The notoriously secretive National Security Agency is raising “security concerns” to justify an apparent new policy of pre-emptively denying Freedom of Information Act requests about the agency’s contractors.
The policy was cited by John R. Chapman, the agency’s chief FOIA public liaison officer, in a letter to Gizmodo on January 17, 2017, three days before Donald Trump’s inauguration. In explaining that the agency had declined to even conduct a search for records about a company called SCL Group, Chapman wrote, “Please be advised that due to changing security concerns, this is now our standard response to all requests where we reasonably believe acquisition records are being sought on a contract or contract-related activity.”
The response appears to indicate that the NSA will no longer release—or even search for—any records pertaining to the private contractors it works with. SCL Group is a U.K.-based behavioral research firm that has reportedly worked with the Department of Defense in the past; its subsidiary Cambridge Analytica was a central component of the Trump campaign’s winning strategy.
Several FOIA experts contacted by Gizmodo said they had never heard of such a denial before.
“This sounds like a non-Glomar Glomar response,” Bradley Moss, deputy executive director for The James Madison Project, told Gizmodo, using a nickname for the notorious practice of national security and law enforcement agencies refusing to confirm or deny the existence of records. There are existing reasons to categorically deny a request, and even to refuse to conduct a search, Moss said, but he’s never seen such a response justified in this way.
“They’re clamping down across the board,” Moss said. “There is clearly a determined and deliberate attempt to plug any gap” that might allow the public to see how the national security apparatus actually works. The apparently new standard hasn’t been reflected in the regulations that govern the NSA’s FOIA practices, and no rules or proposed rules have been recorded in the Federal Register that might illuminate the issue. Any decision by the NSA to pre-emptively deny requests for contractor-related records would be a major departure for the agency; in 2008 it produced a 22-page internal guidebook for responding to just such requests.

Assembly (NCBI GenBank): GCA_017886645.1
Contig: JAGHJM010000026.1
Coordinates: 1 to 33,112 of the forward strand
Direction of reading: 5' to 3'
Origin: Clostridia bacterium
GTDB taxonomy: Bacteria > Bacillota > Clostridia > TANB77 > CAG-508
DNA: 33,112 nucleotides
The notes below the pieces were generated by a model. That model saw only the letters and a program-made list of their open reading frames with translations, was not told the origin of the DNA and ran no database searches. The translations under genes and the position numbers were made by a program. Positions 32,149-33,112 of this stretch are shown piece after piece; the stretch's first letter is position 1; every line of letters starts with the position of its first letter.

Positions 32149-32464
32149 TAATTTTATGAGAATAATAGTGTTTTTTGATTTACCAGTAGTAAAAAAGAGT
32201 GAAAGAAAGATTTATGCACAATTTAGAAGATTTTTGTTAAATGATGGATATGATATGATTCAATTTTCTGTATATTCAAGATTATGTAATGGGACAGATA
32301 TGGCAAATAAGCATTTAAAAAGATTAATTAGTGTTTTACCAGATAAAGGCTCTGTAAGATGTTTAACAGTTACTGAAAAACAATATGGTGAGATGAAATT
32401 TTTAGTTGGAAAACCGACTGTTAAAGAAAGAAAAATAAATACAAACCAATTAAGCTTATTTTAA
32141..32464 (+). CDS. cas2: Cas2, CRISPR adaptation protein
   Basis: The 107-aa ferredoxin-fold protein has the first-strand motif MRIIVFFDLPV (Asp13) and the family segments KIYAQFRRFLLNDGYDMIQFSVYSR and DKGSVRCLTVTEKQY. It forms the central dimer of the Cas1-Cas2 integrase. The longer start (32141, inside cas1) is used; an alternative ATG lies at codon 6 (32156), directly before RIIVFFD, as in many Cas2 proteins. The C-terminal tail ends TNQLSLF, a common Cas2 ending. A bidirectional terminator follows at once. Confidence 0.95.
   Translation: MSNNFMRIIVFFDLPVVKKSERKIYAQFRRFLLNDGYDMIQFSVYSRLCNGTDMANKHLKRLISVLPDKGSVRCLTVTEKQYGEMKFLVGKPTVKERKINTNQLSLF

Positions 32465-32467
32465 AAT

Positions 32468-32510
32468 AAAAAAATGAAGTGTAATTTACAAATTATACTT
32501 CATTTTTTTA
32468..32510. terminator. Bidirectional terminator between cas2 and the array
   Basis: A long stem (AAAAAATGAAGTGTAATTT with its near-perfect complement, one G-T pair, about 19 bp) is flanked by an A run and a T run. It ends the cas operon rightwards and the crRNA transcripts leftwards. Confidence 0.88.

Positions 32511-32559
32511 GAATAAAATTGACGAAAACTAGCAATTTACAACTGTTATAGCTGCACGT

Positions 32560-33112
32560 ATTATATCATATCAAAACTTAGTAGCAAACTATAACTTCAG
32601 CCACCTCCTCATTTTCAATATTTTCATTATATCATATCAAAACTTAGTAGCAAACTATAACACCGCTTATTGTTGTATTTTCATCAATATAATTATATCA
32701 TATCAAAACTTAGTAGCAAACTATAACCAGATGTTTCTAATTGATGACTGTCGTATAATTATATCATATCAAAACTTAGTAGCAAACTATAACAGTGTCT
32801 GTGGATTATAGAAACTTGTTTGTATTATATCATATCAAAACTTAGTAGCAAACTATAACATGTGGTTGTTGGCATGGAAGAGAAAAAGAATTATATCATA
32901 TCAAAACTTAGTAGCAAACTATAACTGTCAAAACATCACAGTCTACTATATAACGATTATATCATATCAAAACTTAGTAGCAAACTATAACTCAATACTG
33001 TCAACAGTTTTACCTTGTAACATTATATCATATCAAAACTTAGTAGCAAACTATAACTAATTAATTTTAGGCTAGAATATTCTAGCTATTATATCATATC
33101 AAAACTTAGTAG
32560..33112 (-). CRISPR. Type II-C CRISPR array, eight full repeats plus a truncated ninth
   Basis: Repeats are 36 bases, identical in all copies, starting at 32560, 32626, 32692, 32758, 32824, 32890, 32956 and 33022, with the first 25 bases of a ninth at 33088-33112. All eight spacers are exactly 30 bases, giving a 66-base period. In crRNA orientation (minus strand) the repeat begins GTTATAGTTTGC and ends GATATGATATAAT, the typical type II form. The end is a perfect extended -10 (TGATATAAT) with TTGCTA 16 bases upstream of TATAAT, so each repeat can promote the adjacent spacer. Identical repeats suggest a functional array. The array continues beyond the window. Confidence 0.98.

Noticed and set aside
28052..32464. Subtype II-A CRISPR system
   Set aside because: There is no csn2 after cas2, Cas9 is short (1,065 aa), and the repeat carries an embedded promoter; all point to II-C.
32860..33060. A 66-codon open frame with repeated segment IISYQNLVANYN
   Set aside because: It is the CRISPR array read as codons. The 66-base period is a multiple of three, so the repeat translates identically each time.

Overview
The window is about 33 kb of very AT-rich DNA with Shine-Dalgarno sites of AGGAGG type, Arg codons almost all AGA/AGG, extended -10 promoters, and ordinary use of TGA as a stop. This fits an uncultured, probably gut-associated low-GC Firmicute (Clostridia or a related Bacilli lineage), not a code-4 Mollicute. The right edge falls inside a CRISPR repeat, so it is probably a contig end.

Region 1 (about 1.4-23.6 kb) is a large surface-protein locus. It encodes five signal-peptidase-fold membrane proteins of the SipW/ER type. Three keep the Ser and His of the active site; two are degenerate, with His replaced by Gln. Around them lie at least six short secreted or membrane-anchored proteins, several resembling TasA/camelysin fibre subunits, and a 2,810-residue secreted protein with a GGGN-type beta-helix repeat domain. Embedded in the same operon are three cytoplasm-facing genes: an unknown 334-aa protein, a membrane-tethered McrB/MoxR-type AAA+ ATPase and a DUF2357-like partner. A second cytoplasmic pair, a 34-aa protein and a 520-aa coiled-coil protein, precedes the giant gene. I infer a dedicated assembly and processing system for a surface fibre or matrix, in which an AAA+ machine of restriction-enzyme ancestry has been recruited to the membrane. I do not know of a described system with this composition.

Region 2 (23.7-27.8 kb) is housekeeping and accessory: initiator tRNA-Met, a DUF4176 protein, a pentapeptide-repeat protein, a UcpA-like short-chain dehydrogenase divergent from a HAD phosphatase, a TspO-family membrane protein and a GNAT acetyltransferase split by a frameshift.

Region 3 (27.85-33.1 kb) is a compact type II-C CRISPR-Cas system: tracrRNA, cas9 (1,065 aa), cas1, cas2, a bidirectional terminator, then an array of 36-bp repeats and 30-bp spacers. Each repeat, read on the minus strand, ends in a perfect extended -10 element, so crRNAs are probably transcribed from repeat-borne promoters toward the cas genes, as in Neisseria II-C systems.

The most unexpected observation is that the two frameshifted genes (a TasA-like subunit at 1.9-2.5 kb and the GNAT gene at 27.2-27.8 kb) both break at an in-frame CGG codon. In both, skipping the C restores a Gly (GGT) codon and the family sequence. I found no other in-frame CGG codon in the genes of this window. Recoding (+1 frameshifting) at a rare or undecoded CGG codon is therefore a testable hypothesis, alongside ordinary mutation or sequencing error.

Chapman’s letter didn’t specify which “changing security concerns” motivated the new policy, and he did not immediately respond to an emailed inquiry from Gizmodo. When we called his office, the person answering the phone told us that Chapman wasn’t in the office and that “we don’t really answer questions over the phone.” The NSA’s public affairs office did not respond to a request for comment.
Gizmodo will appeal the denial. As for the company we were asking about: SCL Group (originally Strategic Communication Laboratories) has a complicated and sprawling corporate structure that makes it difficult to determine which of its components conduct what business and for whom. Cambridge Analytica, the subsidiary that worked on both the Trump and Brexit campaigns, made some $14.4 million in this election cycle, filings with the Federal Election Commission show, including $5.7 million from Ted Cruz’s campaign and $5.6 million from Donald Trump’s. The secretive father-daughter duo Robert and Rebekah Mercer—billionaire patrons to both Steve Bannon and Kellyanne Conway—are reportedly investors.
SCL Group worked predominately with commercial clients until the late ’90s, when the Indonesian government reportedly hired the organization for its psychological warfare expertise to respond to secessionist and religious violence. On its website, SCL Group claims to have worked with a variety of governmental and private entities the world over, including the U.S. State Department. SCL did not return a request for comment. (When we asked the State Department for documentation of that work, an official responded, “The claim by the company that you conveyed in your request is … peculiar. Without additional information, I am not able to verify the vendor’s claim.”)
If you know anything about the NSA’s changing security concerns, SCL Group, or Cambridge Analytica, please do get in touch, on a confidential basis if you like.